In a recent speech at Argonne National Laboratory, President Obama reiterated his desire for an Energy Security Trust. Under the president's proposal, the trust would divert billions of dollars of revenues generated from oil and gas production on federal lands to subsidize alternative fuel technologies.
The administration's plan has three fatal flaws. First, it neglects expanding oil and gas production on federal lands and off America's coasts. Second, it would duplicate already-tried-and-failed attempts to subsidize energy technologies. Third, it ignores that competition in the marketplace is most effective in driving technological innovation.
A White House infographic on the Energy Security Trust obscures the fact that money to pay for the trust fund will be diverted from other federal priorities. The statement that "revenue from profitable oil and gas companies" would pay for the trust suggests that oil companies are paying for it with new funds. This is hardly the case.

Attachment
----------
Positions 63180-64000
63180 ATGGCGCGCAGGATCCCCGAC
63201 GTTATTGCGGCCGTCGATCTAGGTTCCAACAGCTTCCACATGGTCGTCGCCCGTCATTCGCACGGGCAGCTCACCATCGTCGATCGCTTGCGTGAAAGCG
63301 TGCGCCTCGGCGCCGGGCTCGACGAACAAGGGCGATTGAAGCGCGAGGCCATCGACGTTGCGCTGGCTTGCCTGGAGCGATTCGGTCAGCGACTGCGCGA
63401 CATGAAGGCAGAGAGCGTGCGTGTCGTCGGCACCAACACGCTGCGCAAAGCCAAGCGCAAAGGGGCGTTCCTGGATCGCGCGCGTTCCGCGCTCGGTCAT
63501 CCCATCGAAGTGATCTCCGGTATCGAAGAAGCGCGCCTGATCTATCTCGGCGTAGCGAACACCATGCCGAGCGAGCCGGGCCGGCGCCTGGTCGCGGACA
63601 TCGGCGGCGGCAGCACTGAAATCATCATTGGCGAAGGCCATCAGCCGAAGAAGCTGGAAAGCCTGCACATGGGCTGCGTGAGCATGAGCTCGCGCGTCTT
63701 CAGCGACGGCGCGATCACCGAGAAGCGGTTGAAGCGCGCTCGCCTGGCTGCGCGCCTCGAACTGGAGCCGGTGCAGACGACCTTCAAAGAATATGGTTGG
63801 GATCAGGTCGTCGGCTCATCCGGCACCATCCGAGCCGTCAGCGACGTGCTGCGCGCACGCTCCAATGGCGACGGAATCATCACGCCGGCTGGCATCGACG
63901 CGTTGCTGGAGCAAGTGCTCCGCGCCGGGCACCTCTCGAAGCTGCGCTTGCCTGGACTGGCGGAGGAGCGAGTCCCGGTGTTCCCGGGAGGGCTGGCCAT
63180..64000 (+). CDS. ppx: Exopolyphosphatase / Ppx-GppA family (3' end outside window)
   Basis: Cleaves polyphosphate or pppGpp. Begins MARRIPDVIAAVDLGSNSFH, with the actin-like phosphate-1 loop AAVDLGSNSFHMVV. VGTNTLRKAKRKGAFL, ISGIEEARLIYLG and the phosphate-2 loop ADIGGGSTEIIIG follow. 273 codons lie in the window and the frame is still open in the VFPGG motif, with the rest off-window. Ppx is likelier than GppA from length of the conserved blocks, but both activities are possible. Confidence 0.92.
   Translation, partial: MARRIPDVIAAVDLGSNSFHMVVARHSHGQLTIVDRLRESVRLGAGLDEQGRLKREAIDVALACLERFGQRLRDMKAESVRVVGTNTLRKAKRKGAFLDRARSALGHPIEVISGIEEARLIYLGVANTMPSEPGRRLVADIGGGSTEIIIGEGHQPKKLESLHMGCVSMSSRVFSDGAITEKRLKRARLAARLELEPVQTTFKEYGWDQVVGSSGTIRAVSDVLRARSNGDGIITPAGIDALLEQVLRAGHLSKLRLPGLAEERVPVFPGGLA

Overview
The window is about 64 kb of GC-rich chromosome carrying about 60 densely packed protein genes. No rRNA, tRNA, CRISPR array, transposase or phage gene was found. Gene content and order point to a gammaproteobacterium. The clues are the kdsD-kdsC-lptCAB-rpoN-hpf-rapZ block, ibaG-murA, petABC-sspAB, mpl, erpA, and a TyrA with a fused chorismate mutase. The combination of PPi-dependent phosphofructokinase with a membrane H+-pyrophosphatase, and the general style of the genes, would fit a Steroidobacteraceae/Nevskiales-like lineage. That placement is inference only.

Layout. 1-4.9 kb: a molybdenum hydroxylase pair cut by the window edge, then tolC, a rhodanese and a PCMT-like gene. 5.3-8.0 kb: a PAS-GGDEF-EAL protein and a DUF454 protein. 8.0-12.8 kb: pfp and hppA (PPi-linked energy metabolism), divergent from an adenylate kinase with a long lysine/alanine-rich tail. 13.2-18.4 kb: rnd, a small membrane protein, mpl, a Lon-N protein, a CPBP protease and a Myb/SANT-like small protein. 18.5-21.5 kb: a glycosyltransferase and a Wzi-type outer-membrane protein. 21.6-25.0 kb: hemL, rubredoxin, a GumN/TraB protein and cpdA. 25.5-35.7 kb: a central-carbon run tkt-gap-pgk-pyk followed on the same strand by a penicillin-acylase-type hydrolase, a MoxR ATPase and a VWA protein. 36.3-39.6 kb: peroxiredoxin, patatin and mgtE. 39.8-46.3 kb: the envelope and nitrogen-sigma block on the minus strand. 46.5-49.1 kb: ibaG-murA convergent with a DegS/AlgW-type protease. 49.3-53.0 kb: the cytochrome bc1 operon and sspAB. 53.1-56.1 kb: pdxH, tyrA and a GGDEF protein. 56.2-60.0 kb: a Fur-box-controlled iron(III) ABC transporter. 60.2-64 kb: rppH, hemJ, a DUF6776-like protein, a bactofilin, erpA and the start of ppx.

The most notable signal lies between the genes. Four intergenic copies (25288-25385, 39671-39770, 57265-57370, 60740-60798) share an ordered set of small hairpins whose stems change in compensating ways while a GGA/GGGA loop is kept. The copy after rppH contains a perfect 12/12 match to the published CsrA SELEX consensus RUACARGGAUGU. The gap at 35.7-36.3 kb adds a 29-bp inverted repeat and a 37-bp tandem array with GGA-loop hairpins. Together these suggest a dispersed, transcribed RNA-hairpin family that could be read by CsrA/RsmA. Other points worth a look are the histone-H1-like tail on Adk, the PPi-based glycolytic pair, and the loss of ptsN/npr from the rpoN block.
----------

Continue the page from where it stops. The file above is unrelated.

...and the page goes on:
Not only would creating an Energy Security Trust to fund alternative vehicle technologies be duplicative; it would likely be inefficient and wasteful. Subsidies funnel taxpayer money to technologies that would have either become market viable on their own or would not survive without the government's help.
Oil's dominance as a transportation fuel is not because a government program is lacking or because more taxpayer investments are needed to jumpstart a transformation in the fuel industry. At present, even with the dramatic spikes in prices, oil is the most efficient and economic source of transportation fuel.
Americans spent $481 billion on gasoline in 2011. Globally, the transportation fuels market is a multitrillion-dollar one. If any alternative fuel technology captured a mere slice of that market, it would capture billions of dollars in profit annually. The market demand for transportation fuel is incentive enough to spur competition in the industry.
Nicholas Loris is the Herbert and Joyce Morgan Fellow at the Heritage Foundation.